Locked Up Abroad: What Americans Need to Know

Flight? Check. Hotel? Check. Passport? Check. Review of destination country's legal code? Most of us usually forget that one.

As reverberations from the American hikers' release from Iran and the reversal of Amanda Knox's murder conviction in Italy ripple through the country, America's fascination with these cases is quickly evolving into some asking what lessons we can learn when traveling, studying or living abroad.

An estimated 65 million U.S. citizens travel abroad every year. In 2010, there were more than 3,500 U.S. citizen arrests overseas, according to the Bureau of Consular Affairs, and State Department officers made more than 9,500 prison visits.

"Ignorance of the law, does not make you innocent," said attorney Sarah Bahmani of the Bahmani Group. "Americans should be mindful of the fact that they are no longer in the U.S. They should be conscious of their surroundings, be respectful of laws and keep well versed on the State Department's website and advisories."

While the U.S. government cannot get Americans released from foreign jails, they can insist on immediate access, provide a list of local attorneys, supply information on a country's legal system, offer to contact the individuals family or friends, protest abuse or mistreatment and keep the State Department and other relevant authorities informed.

Before travel overseas, individuals can research facts on every country in the world on Consular Information Sheets (CIS) containing details on entry requirements, crime and security conditions, areas of instability and additional information pertaining to travel in a specific country. These reports are issued by the State Department's Bureau of Consular Affairs' Overseas Citizens Services, which is responsible for the welfare and safety of U.S. citizens while visiting or living abroad.

The department also issues travel warnings telling Americans to postpone travel to a certain country because of civil unrest, unsafe conditions, terrorist activity or in the event the U.S. has no diplomatic ties with the country and is unable to offer help in a time of crisis.

"The embassy provides U.S. citizens with information so that they can make informed decisions when traveling overseas, and so they can get a broader sense of the atmosphere in a specific country regarding safety and security," said John E. Echard, Jr., spokesperson for the Bureau of Consular Affairs. "It's a one-stop shop on every country in the world."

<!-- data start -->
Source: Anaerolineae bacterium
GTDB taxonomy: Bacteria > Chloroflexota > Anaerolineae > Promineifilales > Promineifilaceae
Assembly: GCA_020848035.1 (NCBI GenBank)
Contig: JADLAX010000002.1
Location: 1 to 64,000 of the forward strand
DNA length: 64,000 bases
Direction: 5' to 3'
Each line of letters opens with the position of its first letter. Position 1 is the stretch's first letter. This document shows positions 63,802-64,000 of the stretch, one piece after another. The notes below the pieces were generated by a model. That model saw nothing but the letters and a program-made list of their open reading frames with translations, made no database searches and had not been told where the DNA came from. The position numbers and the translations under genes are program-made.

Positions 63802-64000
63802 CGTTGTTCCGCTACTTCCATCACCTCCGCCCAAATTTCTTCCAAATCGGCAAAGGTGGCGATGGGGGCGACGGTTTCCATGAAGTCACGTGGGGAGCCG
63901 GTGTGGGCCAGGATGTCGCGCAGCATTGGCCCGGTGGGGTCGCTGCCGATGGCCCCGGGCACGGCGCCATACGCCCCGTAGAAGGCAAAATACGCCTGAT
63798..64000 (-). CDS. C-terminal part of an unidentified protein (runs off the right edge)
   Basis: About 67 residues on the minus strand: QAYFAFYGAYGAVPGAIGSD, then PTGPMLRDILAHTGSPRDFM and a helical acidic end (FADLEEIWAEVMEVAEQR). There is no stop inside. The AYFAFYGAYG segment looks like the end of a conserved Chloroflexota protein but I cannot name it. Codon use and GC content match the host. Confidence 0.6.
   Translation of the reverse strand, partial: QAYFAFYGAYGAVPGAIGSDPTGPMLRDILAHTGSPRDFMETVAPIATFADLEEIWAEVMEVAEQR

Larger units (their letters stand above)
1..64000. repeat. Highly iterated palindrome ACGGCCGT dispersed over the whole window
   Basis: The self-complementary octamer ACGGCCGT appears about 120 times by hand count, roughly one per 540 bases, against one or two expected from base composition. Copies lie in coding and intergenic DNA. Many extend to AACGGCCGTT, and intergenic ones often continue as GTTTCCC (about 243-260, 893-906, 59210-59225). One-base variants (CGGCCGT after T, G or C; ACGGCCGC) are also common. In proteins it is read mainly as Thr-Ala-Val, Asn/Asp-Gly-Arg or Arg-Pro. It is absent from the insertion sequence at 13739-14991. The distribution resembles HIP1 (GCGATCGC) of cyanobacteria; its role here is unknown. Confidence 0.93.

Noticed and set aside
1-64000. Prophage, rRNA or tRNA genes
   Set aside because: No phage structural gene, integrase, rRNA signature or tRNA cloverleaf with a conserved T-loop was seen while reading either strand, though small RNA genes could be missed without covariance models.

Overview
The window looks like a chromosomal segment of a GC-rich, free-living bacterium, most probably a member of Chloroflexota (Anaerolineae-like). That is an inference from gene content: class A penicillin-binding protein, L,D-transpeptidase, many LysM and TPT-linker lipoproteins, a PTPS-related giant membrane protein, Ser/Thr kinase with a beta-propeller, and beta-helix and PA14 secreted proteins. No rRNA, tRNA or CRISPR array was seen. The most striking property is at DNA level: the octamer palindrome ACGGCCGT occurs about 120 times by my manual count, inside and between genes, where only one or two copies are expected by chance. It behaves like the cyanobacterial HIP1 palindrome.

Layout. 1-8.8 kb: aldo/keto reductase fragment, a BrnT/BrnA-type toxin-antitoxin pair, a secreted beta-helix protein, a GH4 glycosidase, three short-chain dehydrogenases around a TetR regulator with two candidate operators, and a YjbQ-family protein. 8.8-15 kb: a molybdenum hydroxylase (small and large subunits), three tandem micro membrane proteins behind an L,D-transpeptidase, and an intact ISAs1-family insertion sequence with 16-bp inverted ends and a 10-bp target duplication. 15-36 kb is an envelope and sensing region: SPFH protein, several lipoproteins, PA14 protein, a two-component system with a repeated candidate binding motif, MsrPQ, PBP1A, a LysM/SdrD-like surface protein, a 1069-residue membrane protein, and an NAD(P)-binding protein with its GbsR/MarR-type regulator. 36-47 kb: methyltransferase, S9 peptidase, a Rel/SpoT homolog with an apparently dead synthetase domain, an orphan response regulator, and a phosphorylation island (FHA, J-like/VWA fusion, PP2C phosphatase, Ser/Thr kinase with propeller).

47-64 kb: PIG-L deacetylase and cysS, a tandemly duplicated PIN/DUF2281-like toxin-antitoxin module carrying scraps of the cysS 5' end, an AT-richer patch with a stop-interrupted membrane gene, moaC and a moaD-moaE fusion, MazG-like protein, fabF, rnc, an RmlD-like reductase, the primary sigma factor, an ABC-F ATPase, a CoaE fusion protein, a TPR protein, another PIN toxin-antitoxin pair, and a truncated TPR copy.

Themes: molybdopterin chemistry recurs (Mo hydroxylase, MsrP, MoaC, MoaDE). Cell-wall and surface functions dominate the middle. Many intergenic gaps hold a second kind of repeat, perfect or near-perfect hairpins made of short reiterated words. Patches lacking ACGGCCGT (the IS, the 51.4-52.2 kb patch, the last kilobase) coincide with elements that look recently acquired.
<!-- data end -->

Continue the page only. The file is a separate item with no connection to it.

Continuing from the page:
Echard encourages anyone traveling overseas to participate in the State Department's Smart Traveler Enrollment Program (STEP), a free service to U.S. citizens traveling, living or studying in a foreign country. Once travelers enter their trip information, the government can communicate with them in case of emergency. It also allows U.S. citizens to have access to crucial information such as how to contact the nearest consulate or embassy.

"Sometimes there is a communication barrier. This gives us the means to physically go to the location to contact the individual in case of an emergency or to notify them in case of crisis," Echard said.

Bad can turn to worse when an individual faces legal issues in a country that does not have friendly ties with the U.S. That was the case with the American hikers -- Shane Bauer, Sarah Shourd, and Josh Fattal --detained in Iran for 781 days and released two weeks ago, and two journalists -- Euna Lee and Laura Lin -- held in North Korea in 2009.

In these instances the government works through a "protecting power," or a third party country that can work on the behalf of the U.S. to help individuals in need when it does not have physical presence in a country, according to Echard.

In Iran, the protecting power is Switzerland. In North Korea it is Sweden. Paralleling the State Department's approach, these proxies give detained individuals information about a country's judicial system, provide travelers with a list of attorneys and assist them in notifying and communicating with family members.

"Anyone who goes near a country like Iran should assume it is a lawless state. America does not have a good enough relationship with Iran to help you when you need help the most," said Laurie Levenson, professor of criminal law at Loyola Law School. "It also means you're more of a target. From the Iranian perspective, they're more suspicious of Americans and more inclined to interpret behavior as illegal."

Individuals can prepare for trips abroad, taking the necessary precautions to educate themselves about possible threats, and the overall do's and don'ts when visiting a country. Yet, should they become entangled with a foreign legal system, there are generic rules of thumb that individuals should follow.

"Call the embassy immediately!" Levenson advised. "I usually tell people not to say anything, because you don't know how it will be used against you. Keep your wits. Take note of whom you have contact with, what's being said and to where you are being moved. Keep yourself in the moment."